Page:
There are also a growing number of crowdsourcing projects that will help reach the 2030 goal. Lieutenant Anthony Klemm, an officer aboard the NOAA research vessel Thomas Jefferson, started a pilot project that allows mariners to seamlessly share their mapping information. It works with software made by a company called Rose Point Navigation Systems, and it allows mariners to simply click a box and share their info (anonymously, if desired), transmitting it to a database housed on a government server that’s open to the researchers and the public.
Currently, the most efficient way to map involves the use of multibeam sonar, which sends pulses of sound that bounce off the seafloor and back. Autonomous underwater vehicles can also be used, though they are less efficient. At the meeting, Mayer floated the idea of an unmanned barge, equipped with multibeam sonar, that could roam the seas while continuously mapping, which would cost about one-third as much as a manned vessel.
“We’ve got the tools,” says Bjorn Jalving, with Kongsberg Maritime, a company that makes mapping tools. “Now we just need to work out how to best use them.”
However, like the barge, some of the technologies or devices that could lead to success probably don’t exist yet. Enter the XPrize Foundation, which is probably best known for holding contests to encourage private exploration of space. The organization has created a $7 million contest to “incentivize a new era of ocean exploration,” says Jyotika Virmani, with the group. The competition will unfold in two rounds over the next three years, in which teams must create a mostly autonomous device that can map the seafloor and identify certain objects. The prize will be divided: The winning team gets $4 million, while three other teams each get $1 million for accomplishing various goals.
One of the fiercest debates at the meeting revolved around resolution. How precise do the charts need to be? “We are lost in terms of where we are,” said Shin Tani, chairman of the GEBCO Guiding Committee and a former vice admiral in the Japan Coast Guard. Some people want a resolution of 1 meter, some 10 meters, some 50 meters or more. Generally, the consensus seems to be that even having a single measurement every 100 meters or so be would a vast improvement over what we currently have. Gaps could then be filled in by further missions or autonomous underwater vehicles—perhaps something the XPrize contest could help provide.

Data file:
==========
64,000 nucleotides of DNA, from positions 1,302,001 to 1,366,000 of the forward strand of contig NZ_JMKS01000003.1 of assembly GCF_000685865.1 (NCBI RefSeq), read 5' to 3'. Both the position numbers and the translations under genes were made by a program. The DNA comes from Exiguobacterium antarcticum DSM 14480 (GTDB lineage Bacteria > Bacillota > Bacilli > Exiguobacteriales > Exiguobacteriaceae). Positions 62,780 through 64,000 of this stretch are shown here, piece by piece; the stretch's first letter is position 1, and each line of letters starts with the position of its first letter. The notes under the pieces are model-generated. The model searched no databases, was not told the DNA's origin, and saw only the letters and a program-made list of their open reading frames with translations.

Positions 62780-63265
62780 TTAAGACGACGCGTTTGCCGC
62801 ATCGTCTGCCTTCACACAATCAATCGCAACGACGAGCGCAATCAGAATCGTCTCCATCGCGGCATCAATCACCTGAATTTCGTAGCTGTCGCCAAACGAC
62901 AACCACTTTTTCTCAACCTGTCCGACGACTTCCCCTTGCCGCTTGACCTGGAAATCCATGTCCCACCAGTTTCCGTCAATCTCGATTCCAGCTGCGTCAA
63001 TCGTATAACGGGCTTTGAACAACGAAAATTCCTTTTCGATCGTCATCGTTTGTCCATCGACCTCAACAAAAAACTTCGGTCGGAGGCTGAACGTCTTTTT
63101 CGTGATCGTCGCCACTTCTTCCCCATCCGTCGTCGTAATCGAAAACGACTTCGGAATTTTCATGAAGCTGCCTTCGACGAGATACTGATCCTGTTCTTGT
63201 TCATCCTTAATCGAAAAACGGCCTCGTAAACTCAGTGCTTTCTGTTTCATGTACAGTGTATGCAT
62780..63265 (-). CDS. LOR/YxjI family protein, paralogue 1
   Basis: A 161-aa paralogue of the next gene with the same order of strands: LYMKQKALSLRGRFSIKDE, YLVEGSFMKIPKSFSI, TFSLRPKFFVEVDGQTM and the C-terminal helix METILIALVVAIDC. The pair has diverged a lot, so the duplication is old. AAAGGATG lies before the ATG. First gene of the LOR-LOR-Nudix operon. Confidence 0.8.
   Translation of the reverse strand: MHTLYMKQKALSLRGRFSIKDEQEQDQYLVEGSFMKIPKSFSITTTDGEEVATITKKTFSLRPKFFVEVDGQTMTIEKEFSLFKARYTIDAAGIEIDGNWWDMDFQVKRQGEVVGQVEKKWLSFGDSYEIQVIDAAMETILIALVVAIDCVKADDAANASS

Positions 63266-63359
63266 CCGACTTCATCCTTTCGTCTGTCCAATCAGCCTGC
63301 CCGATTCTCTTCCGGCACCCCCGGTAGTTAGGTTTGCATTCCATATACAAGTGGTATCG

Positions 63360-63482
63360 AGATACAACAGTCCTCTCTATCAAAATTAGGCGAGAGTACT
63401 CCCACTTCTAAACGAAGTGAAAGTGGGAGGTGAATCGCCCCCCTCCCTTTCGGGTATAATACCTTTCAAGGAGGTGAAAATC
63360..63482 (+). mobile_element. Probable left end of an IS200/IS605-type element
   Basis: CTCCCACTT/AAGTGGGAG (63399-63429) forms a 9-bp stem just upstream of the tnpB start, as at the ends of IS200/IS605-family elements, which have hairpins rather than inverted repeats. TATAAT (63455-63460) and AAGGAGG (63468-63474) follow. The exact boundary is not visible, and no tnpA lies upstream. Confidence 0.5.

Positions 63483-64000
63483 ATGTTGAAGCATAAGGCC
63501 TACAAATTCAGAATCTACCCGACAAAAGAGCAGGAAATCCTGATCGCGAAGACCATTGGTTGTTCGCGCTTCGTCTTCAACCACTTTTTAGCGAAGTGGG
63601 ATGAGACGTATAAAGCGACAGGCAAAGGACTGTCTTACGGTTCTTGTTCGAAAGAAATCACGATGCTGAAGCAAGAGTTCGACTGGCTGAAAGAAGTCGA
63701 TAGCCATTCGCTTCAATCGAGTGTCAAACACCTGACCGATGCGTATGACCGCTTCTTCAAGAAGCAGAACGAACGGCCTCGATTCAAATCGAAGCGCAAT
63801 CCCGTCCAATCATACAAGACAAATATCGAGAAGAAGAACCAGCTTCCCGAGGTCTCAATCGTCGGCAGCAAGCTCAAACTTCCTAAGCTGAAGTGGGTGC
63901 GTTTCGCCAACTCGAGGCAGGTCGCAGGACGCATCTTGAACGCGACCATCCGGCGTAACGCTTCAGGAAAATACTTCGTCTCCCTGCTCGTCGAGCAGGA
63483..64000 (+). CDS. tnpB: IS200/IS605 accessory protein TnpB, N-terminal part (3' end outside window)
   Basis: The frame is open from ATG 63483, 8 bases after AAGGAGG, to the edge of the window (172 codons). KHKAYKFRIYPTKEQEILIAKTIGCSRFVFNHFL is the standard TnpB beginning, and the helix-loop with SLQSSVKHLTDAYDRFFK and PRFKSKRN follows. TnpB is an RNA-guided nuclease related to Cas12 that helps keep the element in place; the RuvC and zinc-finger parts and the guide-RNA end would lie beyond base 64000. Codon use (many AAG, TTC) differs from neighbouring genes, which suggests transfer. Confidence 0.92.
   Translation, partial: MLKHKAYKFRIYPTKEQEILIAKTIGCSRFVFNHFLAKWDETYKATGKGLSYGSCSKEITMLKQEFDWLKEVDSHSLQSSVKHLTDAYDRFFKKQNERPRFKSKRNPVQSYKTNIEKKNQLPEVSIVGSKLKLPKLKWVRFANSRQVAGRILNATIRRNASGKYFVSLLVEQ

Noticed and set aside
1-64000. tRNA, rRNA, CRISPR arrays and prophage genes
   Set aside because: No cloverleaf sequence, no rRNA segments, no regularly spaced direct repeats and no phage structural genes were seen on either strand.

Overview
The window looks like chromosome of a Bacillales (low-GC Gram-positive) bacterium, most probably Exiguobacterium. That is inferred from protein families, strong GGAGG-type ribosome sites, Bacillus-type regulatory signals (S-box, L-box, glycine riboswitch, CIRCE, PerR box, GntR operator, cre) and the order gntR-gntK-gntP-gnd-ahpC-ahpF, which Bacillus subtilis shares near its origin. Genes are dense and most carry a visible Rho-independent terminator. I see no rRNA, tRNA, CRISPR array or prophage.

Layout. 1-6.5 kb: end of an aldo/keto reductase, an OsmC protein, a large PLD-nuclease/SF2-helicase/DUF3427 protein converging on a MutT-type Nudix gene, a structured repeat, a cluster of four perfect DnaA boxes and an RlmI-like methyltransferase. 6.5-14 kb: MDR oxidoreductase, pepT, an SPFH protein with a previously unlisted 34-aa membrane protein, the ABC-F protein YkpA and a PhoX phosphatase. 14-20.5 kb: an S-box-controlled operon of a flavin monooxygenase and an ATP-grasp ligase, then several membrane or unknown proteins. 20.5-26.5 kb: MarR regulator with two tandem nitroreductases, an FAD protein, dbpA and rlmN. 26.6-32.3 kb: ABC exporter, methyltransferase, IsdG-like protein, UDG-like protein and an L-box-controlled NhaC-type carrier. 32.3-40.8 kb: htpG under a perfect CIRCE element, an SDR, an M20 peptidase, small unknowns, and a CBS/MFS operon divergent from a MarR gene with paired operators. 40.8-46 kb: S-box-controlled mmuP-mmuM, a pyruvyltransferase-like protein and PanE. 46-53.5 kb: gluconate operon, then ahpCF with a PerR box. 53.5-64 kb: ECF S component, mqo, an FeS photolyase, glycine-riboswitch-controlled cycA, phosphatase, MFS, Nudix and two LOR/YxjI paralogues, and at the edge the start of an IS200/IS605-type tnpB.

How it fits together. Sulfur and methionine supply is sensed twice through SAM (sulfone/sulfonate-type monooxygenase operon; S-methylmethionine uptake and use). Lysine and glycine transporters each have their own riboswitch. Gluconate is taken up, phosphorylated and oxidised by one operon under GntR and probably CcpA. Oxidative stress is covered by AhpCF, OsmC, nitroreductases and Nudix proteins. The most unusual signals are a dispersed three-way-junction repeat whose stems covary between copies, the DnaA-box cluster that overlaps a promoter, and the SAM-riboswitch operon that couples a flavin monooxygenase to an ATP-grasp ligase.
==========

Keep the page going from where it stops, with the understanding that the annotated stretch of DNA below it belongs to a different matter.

Another debate that simmered beneath the surface was over the possibility—or inevitability, depending on who you ask—of seafloor mining. David Heydon, who founded the underwater mining company Nautilus Minerals and who is deputy chairman of DeepGreen Resources, made the case that humans should start mining the oceans for minerals that are plentiful in some places, like copper, manganese, phosphorous, even diamonds and rare earth metals. Humans live on the 30 percent of the Earth that they mine, and there could be environmental benefits to going into the ocean, he says. However, environmental lawyer Kristina Gjerde, an adviser to the International Union for the Conservation of Nature, countered that much more research should be done before mining goes forward, since we know very little about the creatures that live there.
One thing they can both agree upon, however, is that more exploration is vital. As Gjerde says, “We still don’t know the most basic information about the seafloor and its ecology.”